“Pleasures of the Flesh” by Jaclyn Watterson

Image by Amy Lee Ketchum / amyleeketchum.com

Fully dressed, reclining on a bed at Ozanam Hall on the final day of her life, Grandma—distressed, distracted—asked me to move her legs.

Slightly to my left, toward the wall.

Legs was a nickname she wore as a young woman. Legs so sexy—long and slender, shapely as a bottle. In a photo taken at somebody else’s grave in 1939, she stands on them with gumption. Sinewy and strong. Balancing on high heels in the dirt atop a grave.

Her bottled legs that year, more like barrels the last day. Bruised with age, swollen by atrophy, poky hairs sticking at odd angles.

Her slacks, polyester, elastic at the waist, hit at mid-calf. She was dressed as she had been all my life, we were alone together, and she was nearly ready to depart this world.

And gently, I hope not gingerly, I lifted one leg in two hands, moved it toward the wall. And she asked me to cross her left leg over the right at the ankle. It was the last thing she asked me for, and soon her daughters, my mother and aunt, having parked the car, would enter. My last moments alone with Grandma. Over, once the car had been parked. But first, an introduction.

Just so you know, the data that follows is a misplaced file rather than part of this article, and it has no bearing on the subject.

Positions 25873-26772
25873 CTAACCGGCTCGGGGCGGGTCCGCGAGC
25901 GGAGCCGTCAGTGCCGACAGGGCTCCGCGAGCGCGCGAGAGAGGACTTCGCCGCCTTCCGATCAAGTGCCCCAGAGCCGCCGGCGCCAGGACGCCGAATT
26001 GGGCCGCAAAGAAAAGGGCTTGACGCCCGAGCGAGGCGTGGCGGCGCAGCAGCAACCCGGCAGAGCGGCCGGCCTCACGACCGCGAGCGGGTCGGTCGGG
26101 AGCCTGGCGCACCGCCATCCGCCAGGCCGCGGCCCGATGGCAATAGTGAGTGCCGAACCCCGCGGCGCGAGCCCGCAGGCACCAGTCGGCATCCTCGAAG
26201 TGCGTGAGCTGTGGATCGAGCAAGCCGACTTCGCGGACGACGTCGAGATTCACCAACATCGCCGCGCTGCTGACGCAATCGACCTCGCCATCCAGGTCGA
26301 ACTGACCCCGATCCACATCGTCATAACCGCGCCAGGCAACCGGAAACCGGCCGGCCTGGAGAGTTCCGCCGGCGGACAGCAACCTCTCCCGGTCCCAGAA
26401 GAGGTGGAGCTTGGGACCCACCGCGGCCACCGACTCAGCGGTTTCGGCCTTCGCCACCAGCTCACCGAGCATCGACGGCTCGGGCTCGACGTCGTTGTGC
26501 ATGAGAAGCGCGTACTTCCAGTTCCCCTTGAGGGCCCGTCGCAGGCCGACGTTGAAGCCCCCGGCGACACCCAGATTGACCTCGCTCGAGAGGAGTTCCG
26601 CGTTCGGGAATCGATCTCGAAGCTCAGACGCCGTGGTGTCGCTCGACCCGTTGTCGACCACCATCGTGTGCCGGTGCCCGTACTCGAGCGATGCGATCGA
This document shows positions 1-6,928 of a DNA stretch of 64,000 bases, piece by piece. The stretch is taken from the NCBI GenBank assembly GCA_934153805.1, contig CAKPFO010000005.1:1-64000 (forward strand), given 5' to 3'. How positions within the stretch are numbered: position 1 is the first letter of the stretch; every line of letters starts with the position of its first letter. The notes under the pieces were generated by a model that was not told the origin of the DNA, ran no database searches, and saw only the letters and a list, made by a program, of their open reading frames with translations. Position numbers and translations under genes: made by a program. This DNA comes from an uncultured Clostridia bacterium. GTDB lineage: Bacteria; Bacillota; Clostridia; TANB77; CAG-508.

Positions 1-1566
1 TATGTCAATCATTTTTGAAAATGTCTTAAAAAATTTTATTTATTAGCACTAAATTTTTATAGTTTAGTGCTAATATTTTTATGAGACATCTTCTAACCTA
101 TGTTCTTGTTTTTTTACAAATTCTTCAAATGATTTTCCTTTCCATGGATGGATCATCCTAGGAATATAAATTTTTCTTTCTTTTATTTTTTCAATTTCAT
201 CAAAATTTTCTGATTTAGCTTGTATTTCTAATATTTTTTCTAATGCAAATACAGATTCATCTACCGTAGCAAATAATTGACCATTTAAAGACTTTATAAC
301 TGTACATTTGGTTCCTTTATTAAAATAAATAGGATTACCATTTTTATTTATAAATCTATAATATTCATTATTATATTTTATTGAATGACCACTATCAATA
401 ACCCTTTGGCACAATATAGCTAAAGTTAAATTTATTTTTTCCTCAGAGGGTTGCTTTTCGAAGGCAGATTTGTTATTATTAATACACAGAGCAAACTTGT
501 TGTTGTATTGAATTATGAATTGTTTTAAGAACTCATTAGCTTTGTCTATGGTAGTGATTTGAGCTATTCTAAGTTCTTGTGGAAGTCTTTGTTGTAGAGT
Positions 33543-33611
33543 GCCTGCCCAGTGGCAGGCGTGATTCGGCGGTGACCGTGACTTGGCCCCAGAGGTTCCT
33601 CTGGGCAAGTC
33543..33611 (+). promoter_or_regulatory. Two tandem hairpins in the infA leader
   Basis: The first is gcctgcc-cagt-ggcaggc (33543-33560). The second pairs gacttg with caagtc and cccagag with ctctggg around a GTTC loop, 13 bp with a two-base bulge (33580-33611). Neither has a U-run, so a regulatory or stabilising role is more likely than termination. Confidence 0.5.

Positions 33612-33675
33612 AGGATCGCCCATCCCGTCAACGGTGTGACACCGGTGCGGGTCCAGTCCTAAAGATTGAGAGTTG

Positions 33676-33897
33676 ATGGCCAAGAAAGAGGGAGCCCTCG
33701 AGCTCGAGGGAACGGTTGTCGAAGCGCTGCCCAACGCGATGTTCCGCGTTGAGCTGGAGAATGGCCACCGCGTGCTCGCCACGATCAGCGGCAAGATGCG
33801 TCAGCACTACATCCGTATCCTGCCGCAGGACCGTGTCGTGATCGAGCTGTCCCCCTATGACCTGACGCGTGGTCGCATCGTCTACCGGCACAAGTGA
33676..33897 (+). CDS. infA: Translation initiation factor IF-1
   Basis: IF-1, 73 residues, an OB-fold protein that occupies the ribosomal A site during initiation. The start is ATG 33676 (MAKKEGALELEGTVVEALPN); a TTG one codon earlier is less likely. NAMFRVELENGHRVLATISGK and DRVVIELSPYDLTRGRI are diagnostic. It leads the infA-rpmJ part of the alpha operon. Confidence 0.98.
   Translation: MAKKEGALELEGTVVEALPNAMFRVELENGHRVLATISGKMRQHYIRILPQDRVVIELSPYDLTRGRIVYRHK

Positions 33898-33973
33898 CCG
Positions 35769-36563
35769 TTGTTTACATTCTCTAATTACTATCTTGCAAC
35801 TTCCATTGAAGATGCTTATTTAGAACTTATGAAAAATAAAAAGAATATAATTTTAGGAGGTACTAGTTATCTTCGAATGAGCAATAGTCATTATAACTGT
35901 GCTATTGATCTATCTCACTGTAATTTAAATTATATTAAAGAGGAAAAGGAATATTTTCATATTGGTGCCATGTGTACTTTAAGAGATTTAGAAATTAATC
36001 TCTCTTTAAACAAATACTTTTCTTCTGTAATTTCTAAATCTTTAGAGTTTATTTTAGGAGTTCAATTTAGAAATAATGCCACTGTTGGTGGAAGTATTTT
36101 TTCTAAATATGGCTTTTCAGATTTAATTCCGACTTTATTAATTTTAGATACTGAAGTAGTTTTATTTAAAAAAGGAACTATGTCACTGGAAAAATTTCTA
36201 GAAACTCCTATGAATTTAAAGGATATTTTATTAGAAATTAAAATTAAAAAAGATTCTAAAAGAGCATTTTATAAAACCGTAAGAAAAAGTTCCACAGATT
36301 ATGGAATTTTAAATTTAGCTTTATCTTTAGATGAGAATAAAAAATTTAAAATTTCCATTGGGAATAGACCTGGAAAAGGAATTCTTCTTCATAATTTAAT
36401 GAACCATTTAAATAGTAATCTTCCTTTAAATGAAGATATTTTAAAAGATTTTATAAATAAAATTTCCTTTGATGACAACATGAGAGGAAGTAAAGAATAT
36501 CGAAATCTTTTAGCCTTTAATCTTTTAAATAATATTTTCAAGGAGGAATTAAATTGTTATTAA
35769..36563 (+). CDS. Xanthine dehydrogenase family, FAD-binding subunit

She wanted to go home, after the heart attack, and spoke of it often in those three weeks. But Grandma had a daughter who believed she belonged in Ozanam.

And it was in Ozanam that she presented the boy.

Who is that boy?, she asked.

We were alone together; she had not died; her daughters were still parking the car.

She said, Jackie, who is that boy with you?

Who Is. That. Boy. I thought we were alone. Together.

On principle and for health, I do not eat the flesh of animals. But there is one inside me now. The sea sponge, harvested for my menstrual needs, soaks up a life force that with chemicals and hormones I prevent.

The sea sponge cannot move, but neither can she create her own food, and so she’s an animal, fitting the definition. I’m an animal, too, and when my grandma died I was sleeping. Six in the morning, sixty miles away, the proximity and privacy her death demanded.

I’m an animal and a woman and I married this man who was the only one, and we perform living with three other animals who often vomit in the night.

Now, and for the past three months, I have lived in a city in the southern part of our country, a city not far from the hometown of my grandfather, a place Grandma visited often but never lived. A place I came to only a half dozen times before. I live here in this city with one cat and two others, and with a human. And though I never ingest the flesh of an animal, I feed it from cans to the cats, and keep a body within my womb. We are only as good as our contradictions, only mean what we cannot explain.

You’re an animal, too.